WASHINGTON — ASTA’s ranks have been bolstered to a total of
8,600 members thanks in part to mandatory and subsidized memberships from
consortia and franchises.
ASTA CEO Zane Kerby said during the ASTA Global Convention
here last week that those contributions enabled ASTA to continue doing the work
“Just prior to the convention last year, several consortia
leaders stood up and said, 'ASTA, I have your back,' " Kerby said during the
He singled out the MAST Travel Network, which since 2014 has
paid a portion of ASTA membership dues for its members, an agreement it
expanded into a two-year deal this July; Signature Travel Network, which one
year ago mandated ASTA membership, a decision it renewed in August; The Travel
Leaders Franchise Group, which mandates ASTA membership for franchisees; and
Virtuoso, which reimburses ASTA membership dues, making it free for 85% of its
members to join ASTA.
Kerby hinted there was more to come.
“We are close to another agreement,” he said.
“The ASTA network is growing because of the consortia
support that we are receiving,” Kerby said, noting that the number of Virtuoso
and MAST members in ASTA’s network had roughly doubled, while the Signature
network’s members had tripled.
According to Jennifer Michels, ASTA’s vice president of
communication, deals with consortia have so far resulted in around 230 new
members. And this year U.S. agency membership is up by 100, which equates to
around 600 total agent members.
Higher membership has meant a better turnout at the
society’s annual convention, which this year drew 920 attendees, almost triple what it did last year,
according to Michels.
“This is probably the largest global convention we’ve had in
five, six, seven, 10 years; I can’t even remember when it was this large, and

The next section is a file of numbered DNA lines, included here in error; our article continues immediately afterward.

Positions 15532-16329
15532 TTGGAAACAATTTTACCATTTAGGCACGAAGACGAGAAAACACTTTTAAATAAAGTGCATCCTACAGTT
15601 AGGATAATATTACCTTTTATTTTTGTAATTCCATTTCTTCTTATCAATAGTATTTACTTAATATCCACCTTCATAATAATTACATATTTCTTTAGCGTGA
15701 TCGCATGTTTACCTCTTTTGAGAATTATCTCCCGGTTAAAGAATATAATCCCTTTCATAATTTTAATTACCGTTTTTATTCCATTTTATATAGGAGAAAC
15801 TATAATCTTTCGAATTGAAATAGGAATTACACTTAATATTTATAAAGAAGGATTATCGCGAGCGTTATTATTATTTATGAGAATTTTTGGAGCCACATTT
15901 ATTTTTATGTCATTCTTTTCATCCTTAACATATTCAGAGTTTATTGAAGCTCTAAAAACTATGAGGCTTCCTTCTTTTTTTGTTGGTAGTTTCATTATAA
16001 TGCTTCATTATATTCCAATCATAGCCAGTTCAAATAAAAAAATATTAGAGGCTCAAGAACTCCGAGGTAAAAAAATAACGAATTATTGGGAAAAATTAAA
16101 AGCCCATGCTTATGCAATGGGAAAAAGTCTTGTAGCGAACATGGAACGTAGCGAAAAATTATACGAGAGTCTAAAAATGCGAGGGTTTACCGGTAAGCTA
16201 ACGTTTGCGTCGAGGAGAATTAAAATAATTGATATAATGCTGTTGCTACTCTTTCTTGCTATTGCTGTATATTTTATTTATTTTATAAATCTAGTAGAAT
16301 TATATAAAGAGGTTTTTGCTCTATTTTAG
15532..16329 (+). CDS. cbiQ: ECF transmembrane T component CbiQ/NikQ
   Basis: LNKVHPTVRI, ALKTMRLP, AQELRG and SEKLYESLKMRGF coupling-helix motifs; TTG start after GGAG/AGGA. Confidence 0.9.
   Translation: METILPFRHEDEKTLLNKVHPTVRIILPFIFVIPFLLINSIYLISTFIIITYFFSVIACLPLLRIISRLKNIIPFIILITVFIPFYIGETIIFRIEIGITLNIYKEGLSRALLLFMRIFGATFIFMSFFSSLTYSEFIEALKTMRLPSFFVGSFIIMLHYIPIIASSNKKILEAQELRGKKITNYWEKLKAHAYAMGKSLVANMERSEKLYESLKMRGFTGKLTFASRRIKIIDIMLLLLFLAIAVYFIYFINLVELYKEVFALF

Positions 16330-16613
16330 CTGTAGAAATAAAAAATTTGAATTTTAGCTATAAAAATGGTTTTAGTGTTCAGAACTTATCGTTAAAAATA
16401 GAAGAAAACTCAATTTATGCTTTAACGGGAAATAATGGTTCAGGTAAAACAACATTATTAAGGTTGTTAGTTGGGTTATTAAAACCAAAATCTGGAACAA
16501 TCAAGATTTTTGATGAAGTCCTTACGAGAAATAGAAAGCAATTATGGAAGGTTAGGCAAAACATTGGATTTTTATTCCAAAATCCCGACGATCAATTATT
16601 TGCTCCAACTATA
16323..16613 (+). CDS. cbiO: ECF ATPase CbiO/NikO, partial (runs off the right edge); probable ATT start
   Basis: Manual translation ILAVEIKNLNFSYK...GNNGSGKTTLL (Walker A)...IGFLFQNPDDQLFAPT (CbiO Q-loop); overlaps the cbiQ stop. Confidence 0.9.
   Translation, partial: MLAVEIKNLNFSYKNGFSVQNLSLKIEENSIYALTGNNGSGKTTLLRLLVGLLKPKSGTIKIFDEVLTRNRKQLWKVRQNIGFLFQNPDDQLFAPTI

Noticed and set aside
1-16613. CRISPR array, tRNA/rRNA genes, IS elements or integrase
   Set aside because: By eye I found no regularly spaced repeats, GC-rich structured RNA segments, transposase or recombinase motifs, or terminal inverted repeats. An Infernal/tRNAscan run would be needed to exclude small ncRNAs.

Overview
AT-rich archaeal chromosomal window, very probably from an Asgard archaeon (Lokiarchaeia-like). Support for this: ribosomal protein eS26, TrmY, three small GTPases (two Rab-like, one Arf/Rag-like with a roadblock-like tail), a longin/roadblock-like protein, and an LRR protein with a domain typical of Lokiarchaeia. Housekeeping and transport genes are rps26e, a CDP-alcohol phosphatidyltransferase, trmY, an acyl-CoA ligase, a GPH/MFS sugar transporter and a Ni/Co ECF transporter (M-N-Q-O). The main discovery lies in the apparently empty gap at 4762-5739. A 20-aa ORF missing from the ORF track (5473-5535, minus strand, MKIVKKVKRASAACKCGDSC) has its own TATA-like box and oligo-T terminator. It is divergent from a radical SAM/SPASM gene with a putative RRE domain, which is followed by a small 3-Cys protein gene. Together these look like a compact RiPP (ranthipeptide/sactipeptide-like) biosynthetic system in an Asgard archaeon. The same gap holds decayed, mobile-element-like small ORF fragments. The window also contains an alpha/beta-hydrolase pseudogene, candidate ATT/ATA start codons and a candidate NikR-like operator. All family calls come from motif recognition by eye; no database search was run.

that’s thrilling,” said ASTA Chair Roger Block, president of Travel Leaders Franchise
Of the 920 attendees, 500 were travel agents, Kerby said, as
well as over 100 exhibitors. He also attributed the boost to the addition of an
educational program with “something for everyone,” whether they are small
agents, luxury or corporate specialists or anyone in between.
“It worked,” he said. “We have more agents this year than we
had attendees all of last year.”
Kerby also touted the convention’s strong international
turnout, with more than 50 countries represented.
The delegation from Kenya included multiple attendees and a
large display at the trade show. John Chirchir, the regional marketing manager
for the Kenya Tourism Board, said it hoped to connect with travel agents
interested in being specialists in East Africa, and Kenya specifically.
In addition to seeing a good turnout at the trade show,
Chirchir was pleased that more than 50 American travel agents attended the
Kenya destination specialist course on Sunday, which featured speaker Ibrahim Mohammed, principal secretary for the Ministry of East African
Affairs, Commerce and Tourism.
Pat Fulton, of the Mesa, Ariz.-based Departures, said she’s
been to more ASTA conventions than she could count. She called this year’s
“fantastic — over the top.”
Fulton attends the conventions for networking and
educational opportunities and hopes they
continue to grow.
“It’s a wonderful professional organization for travel
agents,” she said.
Newcomers were also impressed.
Kristina Mobley, of Ambassador Travel in Evansville, Ind.,
was attending her first ASTA Global Convention on a scholarship from her ASTA
chapter, MidAmerica. Mobley said the size of the convention was indicative of
the industry as a whole right now.
“It’s definitely showing that the travel industry is
growing,” she said.
Correction: The speaker at the Kenya estination specialist course was Ibrahim Mohammed. An earlier version of this report incorrectly stated that Phyllis Jepkosgei Kandie was the speaker.